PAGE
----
DOI: http://dx.doi.org/10.18203/issn.2454-5929.ijohns20210676

Women in Otorhinolaryngolgy in Nigeria

Shofoluwe Nurudeen Adebola, Lawal Jamila, Sanni Rasheedat, Afolabi Olushola Abdulrahman, Fufore Mohammed Bello

Abstract


Background: Surgery has a predominantly male-dominated population, especially in Otolaryngology. Efforts have been made worldwide to improve gender equality in medicine, including Otolaryngology. Knowing the experience will help the curriculum develop.

Methods: An anonymous web-based survey was distributed via the WhatsApp group of the Otorhinolaryngological Society of Nigeria (ORLSON) platform using the survey monkey. A questionnaire-based study using a 10 stem questions, assessing demographics, academic progression, work life balance and factors affecting women in Otolaryngology in Nigeria was carried out in April 2020 for four weeks. All information gathered from the study was entered into Statistical Package and Service Solution (SPSS) version 20 and analyzed.

Results: A total of 37 women responded out of 48 women in Otolaryngology practice. Twenty-nine (78%) had complete responses to all the ten stem questions. Mean age of responders is 39±7.28 years ±7.27 S.D. Thirty-eight percent are consultant cadre, 86% are married. The average duration of residency is 7 years. A quarter of responders are interested in Head and Neck as a subspecialty. Thirteen-point eight percent experienced some form of sexual harassment during the course of residency training, 62% believe women lack mentorship in Otolaryngology while 59.46% did not feel disadvantaged as females in otolaryngology compared to their male counterparts.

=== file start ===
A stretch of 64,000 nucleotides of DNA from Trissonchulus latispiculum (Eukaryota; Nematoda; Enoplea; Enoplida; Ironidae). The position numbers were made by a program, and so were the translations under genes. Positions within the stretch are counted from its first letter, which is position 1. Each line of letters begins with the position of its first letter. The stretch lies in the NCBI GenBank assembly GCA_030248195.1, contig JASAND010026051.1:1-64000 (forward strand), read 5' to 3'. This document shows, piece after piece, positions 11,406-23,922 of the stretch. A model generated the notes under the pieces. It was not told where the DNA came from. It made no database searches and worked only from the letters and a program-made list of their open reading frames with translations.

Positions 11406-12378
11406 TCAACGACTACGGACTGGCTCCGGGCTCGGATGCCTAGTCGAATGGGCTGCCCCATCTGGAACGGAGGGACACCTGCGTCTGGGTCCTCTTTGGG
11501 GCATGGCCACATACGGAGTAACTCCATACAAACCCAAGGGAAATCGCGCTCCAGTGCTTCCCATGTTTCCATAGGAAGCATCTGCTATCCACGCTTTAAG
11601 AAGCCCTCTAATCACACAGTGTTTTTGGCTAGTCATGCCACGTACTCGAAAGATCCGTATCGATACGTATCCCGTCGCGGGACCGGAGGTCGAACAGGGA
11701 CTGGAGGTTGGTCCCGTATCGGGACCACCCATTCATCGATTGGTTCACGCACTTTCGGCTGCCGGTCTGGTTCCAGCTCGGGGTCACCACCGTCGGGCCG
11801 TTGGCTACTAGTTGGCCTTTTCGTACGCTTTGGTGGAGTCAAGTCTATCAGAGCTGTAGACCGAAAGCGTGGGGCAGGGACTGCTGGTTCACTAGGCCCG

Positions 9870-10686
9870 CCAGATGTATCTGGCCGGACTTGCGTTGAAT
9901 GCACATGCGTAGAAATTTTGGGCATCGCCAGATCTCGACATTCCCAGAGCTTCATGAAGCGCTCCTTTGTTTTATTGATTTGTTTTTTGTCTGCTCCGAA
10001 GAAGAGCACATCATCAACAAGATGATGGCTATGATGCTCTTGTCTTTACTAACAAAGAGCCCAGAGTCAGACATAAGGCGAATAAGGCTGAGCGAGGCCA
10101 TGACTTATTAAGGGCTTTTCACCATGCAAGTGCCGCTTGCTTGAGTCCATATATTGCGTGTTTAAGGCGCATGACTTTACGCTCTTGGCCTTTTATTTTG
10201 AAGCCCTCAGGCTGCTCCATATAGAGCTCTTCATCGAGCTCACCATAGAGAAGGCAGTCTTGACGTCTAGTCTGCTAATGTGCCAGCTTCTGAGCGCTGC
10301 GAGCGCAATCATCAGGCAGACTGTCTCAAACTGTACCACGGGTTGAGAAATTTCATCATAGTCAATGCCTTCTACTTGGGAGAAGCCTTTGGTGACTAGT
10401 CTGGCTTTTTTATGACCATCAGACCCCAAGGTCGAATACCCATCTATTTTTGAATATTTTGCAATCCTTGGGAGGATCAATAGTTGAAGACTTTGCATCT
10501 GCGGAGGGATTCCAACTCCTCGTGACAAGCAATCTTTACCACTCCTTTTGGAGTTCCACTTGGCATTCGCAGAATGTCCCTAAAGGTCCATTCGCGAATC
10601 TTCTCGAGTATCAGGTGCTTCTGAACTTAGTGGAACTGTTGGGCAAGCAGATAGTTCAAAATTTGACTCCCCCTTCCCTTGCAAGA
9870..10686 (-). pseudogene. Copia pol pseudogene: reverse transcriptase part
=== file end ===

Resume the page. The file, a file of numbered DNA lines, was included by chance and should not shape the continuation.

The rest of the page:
Conclusions: Despite increase in women in surgical practice and a growing number of women joining residency programs, the number of female Otolaryngologists remains just a fraction of what it should be. The curriculum has many problems affected by gender.


Keywords


Gender, Nigeria, Surgical practice, Women, Otolaryngology

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References


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